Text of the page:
All the other sources of literature about the cyclopes describe the cyclops Polyphemus, various ancient Greek and Roman authors wrote about cyclopes. Hesiod described them as three brothers who were primordial giants. ”However others suggest that Homer’s Polyphemus may have had two eyes and it is pointed out that in the Odyssey when the actual blinding occurs there is a reference to plural brows and lids. It is noted that the first artistic or graphic depiction of the episode appears on an amphora that was created by the Polyphemos Painter c. 680-650 B. C. and the artist shows the blinding stake has two prongs, as two eyes are being targeted. In the Theogony by Hesiod, the cyclopes – Brontes and the bright Arges – were the sons of Uranus and Gaia and brothers of the Hekatonkheires. As such, they were blood-related to the Titan and Olympian gods and they were giants with a single eye in the middle of their forehead and a foul disposition. According to Hesiod, they were strong and stubborn, collectively they eventually became synonyms for brute strength and power, and their name was invoked in connection with massive masonry.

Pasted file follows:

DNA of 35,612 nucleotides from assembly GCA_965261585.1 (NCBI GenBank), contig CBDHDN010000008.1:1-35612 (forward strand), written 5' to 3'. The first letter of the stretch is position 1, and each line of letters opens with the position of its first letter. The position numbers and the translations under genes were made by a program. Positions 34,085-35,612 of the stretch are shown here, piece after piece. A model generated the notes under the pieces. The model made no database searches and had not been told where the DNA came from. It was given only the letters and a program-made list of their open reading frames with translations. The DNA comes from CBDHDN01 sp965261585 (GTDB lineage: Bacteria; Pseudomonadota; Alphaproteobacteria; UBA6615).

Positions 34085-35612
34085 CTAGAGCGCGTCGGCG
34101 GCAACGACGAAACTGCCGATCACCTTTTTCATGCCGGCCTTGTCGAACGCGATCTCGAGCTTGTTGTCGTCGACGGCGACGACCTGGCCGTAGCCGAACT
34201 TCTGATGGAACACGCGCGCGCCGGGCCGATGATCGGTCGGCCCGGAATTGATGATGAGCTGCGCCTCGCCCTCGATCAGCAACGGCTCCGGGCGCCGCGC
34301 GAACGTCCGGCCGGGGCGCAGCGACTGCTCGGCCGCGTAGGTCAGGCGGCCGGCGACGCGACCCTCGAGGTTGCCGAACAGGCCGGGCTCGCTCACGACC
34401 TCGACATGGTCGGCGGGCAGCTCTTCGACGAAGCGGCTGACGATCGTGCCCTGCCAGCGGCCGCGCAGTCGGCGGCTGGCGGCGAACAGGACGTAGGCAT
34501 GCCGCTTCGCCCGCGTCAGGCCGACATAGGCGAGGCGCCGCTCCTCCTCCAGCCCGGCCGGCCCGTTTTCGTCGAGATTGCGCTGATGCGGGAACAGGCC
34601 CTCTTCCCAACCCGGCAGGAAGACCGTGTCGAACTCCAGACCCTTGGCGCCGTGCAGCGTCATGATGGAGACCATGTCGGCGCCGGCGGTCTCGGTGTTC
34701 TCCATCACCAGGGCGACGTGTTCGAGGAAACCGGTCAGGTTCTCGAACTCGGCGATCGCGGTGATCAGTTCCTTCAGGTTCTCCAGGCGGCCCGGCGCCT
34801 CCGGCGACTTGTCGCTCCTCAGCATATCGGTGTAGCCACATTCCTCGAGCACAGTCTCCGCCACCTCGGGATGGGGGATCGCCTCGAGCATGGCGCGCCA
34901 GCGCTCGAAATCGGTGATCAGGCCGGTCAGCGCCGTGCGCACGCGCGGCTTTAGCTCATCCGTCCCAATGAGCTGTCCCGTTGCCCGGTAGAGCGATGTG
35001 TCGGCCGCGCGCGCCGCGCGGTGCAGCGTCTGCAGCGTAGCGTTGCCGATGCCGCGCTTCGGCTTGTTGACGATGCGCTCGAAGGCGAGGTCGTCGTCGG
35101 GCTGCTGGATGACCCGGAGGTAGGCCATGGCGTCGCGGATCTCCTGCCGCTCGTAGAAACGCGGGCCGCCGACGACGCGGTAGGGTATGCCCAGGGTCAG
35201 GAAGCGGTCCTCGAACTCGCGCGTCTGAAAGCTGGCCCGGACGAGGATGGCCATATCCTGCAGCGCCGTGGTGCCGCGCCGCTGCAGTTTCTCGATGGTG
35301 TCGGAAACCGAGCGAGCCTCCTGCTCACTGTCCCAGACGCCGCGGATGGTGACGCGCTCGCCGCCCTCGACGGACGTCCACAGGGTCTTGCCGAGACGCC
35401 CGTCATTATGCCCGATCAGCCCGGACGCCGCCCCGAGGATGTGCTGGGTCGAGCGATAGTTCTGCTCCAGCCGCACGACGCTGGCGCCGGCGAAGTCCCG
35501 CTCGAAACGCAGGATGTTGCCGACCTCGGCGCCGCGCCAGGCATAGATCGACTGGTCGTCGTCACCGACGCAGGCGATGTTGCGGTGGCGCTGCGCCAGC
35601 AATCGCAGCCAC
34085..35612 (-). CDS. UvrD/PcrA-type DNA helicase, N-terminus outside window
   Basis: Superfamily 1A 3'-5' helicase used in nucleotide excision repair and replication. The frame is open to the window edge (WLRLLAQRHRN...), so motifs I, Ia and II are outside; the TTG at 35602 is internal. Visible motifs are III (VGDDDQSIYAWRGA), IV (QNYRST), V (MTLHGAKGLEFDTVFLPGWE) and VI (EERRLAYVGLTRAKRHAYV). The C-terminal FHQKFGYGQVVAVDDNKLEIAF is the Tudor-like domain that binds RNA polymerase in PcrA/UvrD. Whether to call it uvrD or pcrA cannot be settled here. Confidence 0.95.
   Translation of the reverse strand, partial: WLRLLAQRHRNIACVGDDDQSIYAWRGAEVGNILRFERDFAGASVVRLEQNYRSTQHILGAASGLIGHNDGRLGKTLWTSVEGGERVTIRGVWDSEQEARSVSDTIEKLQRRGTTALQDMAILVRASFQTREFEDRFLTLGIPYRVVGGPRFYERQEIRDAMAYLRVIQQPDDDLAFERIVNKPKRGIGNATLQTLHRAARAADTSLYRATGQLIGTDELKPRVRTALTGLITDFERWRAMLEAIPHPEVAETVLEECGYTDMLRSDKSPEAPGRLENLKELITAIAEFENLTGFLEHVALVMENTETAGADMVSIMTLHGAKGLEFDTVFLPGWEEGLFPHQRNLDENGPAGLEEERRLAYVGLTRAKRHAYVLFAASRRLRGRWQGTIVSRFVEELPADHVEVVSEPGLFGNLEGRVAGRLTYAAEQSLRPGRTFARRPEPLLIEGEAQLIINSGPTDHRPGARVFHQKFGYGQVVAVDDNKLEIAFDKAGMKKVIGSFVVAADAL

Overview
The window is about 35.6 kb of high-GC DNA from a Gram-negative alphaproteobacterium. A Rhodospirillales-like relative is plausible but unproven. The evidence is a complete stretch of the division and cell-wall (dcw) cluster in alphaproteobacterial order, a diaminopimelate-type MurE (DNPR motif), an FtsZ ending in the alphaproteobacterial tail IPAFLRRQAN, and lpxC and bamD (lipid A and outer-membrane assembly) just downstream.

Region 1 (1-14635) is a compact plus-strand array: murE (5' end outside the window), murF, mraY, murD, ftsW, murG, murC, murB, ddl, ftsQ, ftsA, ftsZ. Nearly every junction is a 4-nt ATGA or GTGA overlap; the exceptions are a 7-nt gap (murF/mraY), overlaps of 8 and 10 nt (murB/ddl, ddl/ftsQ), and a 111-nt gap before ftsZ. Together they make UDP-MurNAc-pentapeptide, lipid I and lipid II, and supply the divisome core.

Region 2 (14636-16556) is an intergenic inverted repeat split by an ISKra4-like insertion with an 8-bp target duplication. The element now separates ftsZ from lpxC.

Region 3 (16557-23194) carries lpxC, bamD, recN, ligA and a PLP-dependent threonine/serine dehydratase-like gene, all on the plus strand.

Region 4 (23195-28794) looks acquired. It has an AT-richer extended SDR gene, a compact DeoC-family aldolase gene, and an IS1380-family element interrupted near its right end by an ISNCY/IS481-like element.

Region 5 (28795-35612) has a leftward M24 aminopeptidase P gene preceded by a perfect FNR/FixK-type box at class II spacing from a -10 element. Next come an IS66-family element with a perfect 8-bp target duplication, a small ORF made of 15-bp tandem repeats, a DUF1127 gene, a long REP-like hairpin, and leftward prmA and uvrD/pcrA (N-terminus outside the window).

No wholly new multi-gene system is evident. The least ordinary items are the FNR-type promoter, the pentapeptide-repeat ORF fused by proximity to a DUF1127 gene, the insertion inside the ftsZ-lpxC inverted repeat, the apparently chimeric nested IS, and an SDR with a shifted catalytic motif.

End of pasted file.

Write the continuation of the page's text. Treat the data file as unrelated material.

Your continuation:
They were often pictured at their forge, fearing their strength, locked them in Tartarus. Cronus, another son of Uranus and Gaia, freed the cyclopes, along with the Hekatonkhires, Cronus placed them back in Tartarus, where they remained, guarded by the female monster Campe, until freed by Zeus. They fashioned thunderbolts for Zeus to use as weapons, and helped him overthrow Cronus, the lightning bolts, which became Zeus main weapons, were forged by all three cyclopes, in that Arges added brightness, Brontes added thunder, and Steropes added lightning. According to a hymn of Callimachus, they were Hephaestus helpers at the forge, the cyclopes were said to have built the cyclopean fortifications at Tiryns and Mycenae in the Peloponnese. The noises proceeding from the heart of volcanoes were attributed to their operations, Euripides only extant comedy is his play Cyclops, which takes place on the island of Sicily near the volcano Mount Etna